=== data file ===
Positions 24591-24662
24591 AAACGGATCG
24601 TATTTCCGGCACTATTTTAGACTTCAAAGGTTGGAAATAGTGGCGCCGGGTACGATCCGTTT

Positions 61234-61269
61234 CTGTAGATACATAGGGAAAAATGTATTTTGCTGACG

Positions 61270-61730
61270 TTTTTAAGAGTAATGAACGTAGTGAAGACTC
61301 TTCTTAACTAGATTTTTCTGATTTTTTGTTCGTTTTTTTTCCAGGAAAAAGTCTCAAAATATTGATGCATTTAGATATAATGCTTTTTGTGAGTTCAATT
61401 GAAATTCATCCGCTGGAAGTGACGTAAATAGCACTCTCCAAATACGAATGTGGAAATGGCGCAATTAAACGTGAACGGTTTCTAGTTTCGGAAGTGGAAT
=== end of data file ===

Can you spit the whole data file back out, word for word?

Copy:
Positions 24591-24662
24591 AAACGGATCG
24601 TATTTCCGGCACTATTTTAGACTTCAAAGGTTGGAAATAGTGGCGCCGGGTACGATCCGTTT

Positions 61234-61269
61234 CTGTAGATACATAGGGAAAAATGTATTTTGCTGACG

Positions 61270-61730
61270 TTTTTAAGAGTAATGAACGTAGTGAAGACTC
61301 TTCTTAACTAGATTTTTCTGATTTTTTGTTCGTTTTTTTTCCAGGAAAAAGTCTCAAAATATTGATGCATTTAGATATAATGCTTTTTGTGAGTTCAATT
61401 GAAATTCATCCGCTGGAAGTGACGTAAATAGCACTCTCCAAATACGAATGTGGAAATGGCGCAATTAAACGTGAACGGTTTCTAGTTTCGGAAGTGGAAT